Following the river Sabato, just few kilometers before the city of Benevento, the careful observer cannot escape that, on the left, on a mid-mountain, an extremity of the Partenio stands the imposing castle of Ceppaloni, of Lombard origins and perhaps the ancient fortress of the Sunnis.
From this point onwards, you enter the charming Valley of the river Sabato, a semi-corrugated plain, crossed by some traces of the ancient Via Aquilia, which was inserted on the Via Appia near Porta Aurea of Benevento which led to Salerno.
In this territory there are names of places characterised by an old and modulated sound, some of which are very well known or partially forgotten.
The writer Mario Soldati was right when he wrote that there is some magic in the names of our villages, of our districts: Rotula is one of them.
The whole area is ancient and not just for the names. It is ancient because it is rich in legends, some of which have travelled all over the world.
In fact, the writer Guido Piovene, in his book “Viaggio in Italia”, in the notes dedicated to Benevento, he says that he had visited the “Stretto di Barba”. This is what he recounts: “I went myself to the “throat of the witches”, where the river Sabato flows between narrow cliffs. It was a beautiful night, cold and silent under the full moon.”
As far as we know, the area Rotula is mentioned several times in some original parchments in Benevento writing, dating around the year one thousand and preserved in the Archives of Montevergine.
In the most ancient parchment, which dates back to 1025, we find mentioned the area Rotula for the first time, in the matter of a division of a property (Memoratorium).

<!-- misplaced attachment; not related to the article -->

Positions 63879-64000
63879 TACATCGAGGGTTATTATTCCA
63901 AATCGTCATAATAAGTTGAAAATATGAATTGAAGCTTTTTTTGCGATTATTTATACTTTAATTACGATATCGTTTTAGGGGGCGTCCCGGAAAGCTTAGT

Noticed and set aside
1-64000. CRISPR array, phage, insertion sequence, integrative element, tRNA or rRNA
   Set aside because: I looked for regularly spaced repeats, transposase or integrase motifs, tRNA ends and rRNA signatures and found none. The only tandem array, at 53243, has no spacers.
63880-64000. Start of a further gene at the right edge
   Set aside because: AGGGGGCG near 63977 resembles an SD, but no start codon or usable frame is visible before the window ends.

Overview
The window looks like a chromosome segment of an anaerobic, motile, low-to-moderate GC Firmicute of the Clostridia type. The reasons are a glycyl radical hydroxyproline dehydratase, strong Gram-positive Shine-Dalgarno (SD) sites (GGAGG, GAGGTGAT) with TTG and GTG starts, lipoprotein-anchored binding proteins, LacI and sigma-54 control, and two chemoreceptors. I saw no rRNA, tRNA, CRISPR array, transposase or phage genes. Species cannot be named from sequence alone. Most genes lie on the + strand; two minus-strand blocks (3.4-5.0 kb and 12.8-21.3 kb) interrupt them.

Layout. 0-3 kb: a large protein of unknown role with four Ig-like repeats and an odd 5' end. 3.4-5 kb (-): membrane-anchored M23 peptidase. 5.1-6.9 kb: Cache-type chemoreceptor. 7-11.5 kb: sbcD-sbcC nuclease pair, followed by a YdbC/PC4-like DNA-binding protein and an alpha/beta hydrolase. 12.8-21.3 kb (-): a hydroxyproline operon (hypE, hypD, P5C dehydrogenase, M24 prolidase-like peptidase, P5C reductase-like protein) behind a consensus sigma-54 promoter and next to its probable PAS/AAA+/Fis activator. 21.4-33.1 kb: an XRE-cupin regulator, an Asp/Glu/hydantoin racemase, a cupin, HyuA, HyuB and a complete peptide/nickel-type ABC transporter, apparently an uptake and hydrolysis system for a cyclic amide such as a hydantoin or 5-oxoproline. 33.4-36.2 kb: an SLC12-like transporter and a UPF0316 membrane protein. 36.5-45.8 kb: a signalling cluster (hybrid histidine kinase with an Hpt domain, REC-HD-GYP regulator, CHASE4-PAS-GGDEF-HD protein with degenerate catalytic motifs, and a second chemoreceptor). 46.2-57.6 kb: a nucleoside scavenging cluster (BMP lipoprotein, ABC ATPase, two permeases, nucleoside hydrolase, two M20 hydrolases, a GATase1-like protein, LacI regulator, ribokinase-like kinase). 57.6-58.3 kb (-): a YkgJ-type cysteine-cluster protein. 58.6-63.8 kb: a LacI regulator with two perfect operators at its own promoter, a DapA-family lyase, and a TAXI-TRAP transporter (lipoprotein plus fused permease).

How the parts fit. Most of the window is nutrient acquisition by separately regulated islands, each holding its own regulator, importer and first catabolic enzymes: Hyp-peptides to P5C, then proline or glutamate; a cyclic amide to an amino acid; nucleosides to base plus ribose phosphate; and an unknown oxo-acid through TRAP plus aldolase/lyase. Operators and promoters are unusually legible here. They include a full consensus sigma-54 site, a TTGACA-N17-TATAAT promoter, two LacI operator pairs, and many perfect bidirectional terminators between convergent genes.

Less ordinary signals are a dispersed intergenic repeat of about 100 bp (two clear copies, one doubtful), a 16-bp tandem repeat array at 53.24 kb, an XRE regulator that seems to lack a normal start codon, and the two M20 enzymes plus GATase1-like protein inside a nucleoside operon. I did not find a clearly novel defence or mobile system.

A certain Ilderado agrees with the brother Rodenando and an uncle named Aldemaro for the division of a site “de loco Rotule” which boundaries touched some vineyards and the “Via publica maiore”, which from Benevento led to Avellino.
What is most interesting– reading the bottom of the parchment – beyond the notarial acts between people of whom we ignore everything, because they belong to those “generations of the leaves” of which is made the history of every age, is the deep impression we have from reading about the agricultural landscape, which, while remaining in the background, appears as the real protagonist, seemingly motionless, but continuously modified by the action of the men in the course of the centuries.
The care of the vineyards – sold, or purchased they may be – in these ancient parchments determines the added value to the possession of a piece of land.
It is always the vineyard which makes the difference. In each contract the presence of the vineyard says a lot about the value of the property, especially from the point of view of the content.
The vineyard is always considered as a family jewel. It has a value concretely symbolic. It measures the value of the land. A story that still lasts today.
This conception of the work, slowly distilled in wise works of transformation, almost molecular, to make sure that the agricultural landscape of these areas will remain apparently unchanged in the course of the centuries.
There is a thread of continuity, never interrupted, between the old farmer of the year one thousand who seemed to investigate with fear and anxiety the signs of the sky, hoping to cultivate and improve the vineyards and the modern farmer of today, although immersed in a virtual reality, continues the ancient craft of obtaining good fruits from the earth, as well as the care for the ancient art of making good wines.
And in the area now called Rotola, this is still happening. As it was written in the ancient parchments…